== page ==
If a fear of the car is already present, shift how they think of it:
Desensitizing your pup to their triggers is very possible in most cases. The experts say to take small steps at your dog’s comfort level to best desensitize their fears, including riding in the car. If you’re not sure what’s triggering the fear (no car sickness or other issues found), identifying why your pup is anxious will help you reduce the fear gradually. Famed dog trainer Victoria Stilwell’s Positively site has some great insight on desensitizing your pup.

Walk with confidence:
“Believe it or not, learning how to walk Fido from one place to the next in a way that makes it clear you know where you’re going is huge,” notes drsophiayin.com. Your dog is insecure, and feeling like someone they trust is confident would be great. Walking timidly toward the car with your dog, or (worse!) while on your phone, can give your dog the wrong signal. Check out more about walking with confidence from Sophia Yin, DVM, MS.

Don’t force your dog into the car:
Cathy Madson, MA, CBCC-KA, CPDT-KA, is a certified dog trainer who suggests that you avoid forcing your dog to get in the car. “Instead you want them to choose to go towards the open door on their own and then reward them.” By rewarding the behavior you want and letting your dog move towards the car on their own, confidence may increase.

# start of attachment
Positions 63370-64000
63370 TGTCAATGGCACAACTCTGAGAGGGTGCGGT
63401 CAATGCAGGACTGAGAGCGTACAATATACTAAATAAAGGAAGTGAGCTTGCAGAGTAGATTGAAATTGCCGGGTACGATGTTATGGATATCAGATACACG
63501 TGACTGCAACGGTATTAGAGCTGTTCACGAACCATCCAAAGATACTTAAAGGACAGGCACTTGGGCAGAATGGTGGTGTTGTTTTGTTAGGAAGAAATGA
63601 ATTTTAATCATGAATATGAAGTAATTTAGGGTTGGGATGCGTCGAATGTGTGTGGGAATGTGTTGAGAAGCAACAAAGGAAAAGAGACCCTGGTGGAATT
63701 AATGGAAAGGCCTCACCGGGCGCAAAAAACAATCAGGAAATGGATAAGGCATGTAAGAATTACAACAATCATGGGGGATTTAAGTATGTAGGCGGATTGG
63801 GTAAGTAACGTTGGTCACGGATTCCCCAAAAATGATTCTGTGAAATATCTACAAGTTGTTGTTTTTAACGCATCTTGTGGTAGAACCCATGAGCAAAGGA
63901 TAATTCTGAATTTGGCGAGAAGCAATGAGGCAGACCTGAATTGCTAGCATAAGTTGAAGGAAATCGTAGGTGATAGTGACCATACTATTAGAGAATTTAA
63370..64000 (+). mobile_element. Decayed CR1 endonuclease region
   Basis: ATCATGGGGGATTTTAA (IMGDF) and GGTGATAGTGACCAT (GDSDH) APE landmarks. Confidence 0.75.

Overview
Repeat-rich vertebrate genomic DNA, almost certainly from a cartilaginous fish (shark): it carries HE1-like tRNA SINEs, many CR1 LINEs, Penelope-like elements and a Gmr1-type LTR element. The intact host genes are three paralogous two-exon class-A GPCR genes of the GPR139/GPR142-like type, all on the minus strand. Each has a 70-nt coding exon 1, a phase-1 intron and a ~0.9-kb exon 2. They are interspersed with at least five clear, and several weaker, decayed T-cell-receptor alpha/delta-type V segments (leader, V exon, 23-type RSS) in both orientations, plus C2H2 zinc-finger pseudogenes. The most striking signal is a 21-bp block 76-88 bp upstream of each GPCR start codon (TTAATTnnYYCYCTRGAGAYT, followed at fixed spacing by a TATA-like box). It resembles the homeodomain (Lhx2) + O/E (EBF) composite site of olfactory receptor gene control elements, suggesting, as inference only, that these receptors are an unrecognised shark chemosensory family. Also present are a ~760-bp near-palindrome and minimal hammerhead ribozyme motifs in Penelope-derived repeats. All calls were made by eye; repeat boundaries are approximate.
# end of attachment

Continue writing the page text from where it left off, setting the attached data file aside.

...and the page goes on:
Take time and make it fun:
Getting a dog afraid to travel to being okay in the car can take some time. Tufts School of Veterinary Medicine’s newsletter suggests, “You may need to play with your dog, sweet-talk her, or offer treats within sight of the vehicle, slowly setting the stage for her to let her guard down about the car in general.”

Consider how your dog is when alone:
It’s hard to guarantee you’ll be in the car at all times with your dog, especially on long trips when you may need to run into the gas station to pay for your tank. Andrea Arden, CPDT and founder of Andrea Arden Dog Training tells Petfinder it’s best for your dog to practice being left alone in a small space to help them feel more comfortable in the car: “Inside your home, tether him to a stable object a foot or two away from you for several minutes. Gradually increase your distance from him over the course of a week or so until you can leave the room without concern.” The next step is to do the same thing, but with your dog in the car. Practice opening and closing the door and other actions without leaving the car first, then slowly increase your distance.

If the above suggestions don’t work, it may be time to seek out a certified dog trainer for more specific support or schedule time to talk to your vet about what else you can try.

Dog on floor in car

HOW TO GET HELP: Questions for veterinary or behavior professionals

First and foremost, rule out medical reasons that could be making your dog anxious or uncomfortable in the car. If you’ve done that and are struggling, it’s a good idea to put a call in to a local positive-reinforcement-based trainer. Things you might ask are:

  • How do I know what my dog’s afraid of when we travel?
  • How can I make my car time with my dog more fun?
  • How do I stop (this) specific behavior without punishing my dog? (Think whining and barking!)
  • Given my dog’s breed and age, how often do I really need to stop for potty breaks?

ADDITIONAL RESOURCES: